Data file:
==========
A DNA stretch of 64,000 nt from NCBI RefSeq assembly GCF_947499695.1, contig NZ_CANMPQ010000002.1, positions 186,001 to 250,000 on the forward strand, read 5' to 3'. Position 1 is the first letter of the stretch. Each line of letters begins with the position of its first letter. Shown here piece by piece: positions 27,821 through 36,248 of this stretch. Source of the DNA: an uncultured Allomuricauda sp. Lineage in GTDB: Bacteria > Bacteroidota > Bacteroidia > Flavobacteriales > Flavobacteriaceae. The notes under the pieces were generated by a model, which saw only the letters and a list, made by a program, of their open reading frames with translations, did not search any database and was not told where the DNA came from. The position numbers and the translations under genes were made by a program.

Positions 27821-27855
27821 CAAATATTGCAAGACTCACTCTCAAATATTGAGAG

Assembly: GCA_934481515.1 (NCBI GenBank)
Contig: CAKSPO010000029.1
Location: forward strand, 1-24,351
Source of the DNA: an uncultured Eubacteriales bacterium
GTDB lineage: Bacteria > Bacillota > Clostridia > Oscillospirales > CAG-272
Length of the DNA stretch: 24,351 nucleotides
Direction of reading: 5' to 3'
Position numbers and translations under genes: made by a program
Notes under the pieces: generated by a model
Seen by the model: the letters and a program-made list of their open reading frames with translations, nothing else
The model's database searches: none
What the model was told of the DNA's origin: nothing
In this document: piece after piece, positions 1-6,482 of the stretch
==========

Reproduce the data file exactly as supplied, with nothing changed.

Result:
A DNA stretch of 64,000 nt from NCBI RefSeq assembly GCF_947499695.1, contig NZ_CANMPQ010000002.1, positions 186,001 to 250,000 on the forward strand, read 5' to 3'. Position 1 is the first letter of the stretch. Each line of letters begins with the position of its first letter. Shown here piece by piece: positions 27,821 through 36,248 of this stretch. Source of the DNA: an uncultured Allomuricauda sp. Lineage in GTDB: Bacteria > Bacteroidota > Bacteroidia > Flavobacteriales > Flavobacteriaceae. The notes under the pieces were generated by a model, which saw only the letters and a list, made by a program, of their open reading frames with translations, did not search any database and was not told where the DNA came from. The position numbers and the translations under genes were made by a program.

Positions 27821-27855
27821 CAAATATTGCAAGACTCACTCTCAAATATTGAGAG

Assembly: GCA_934481515.1 (NCBI GenBank)
Contig: CAKSPO010000029.1
Location: forward strand, 1-24,351
Source of the DNA: an uncultured Eubacteriales bacterium
GTDB lineage: Bacteria > Bacillota > Clostridia > Oscillospirales > CAG-272
Length of the DNA stretch: 24,351 nucleotides
Direction of reading: 5' to 3'
Position numbers and translations under genes: made by a program
Notes under the pieces: generated by a model
Seen by the model: the letters and a program-made list of their open reading frames with translations, nothing else
The model's database searches: none
What the model was told of the DNA's origin: nothing
In this document: piece after piece, positions 1-6,482 of the stretch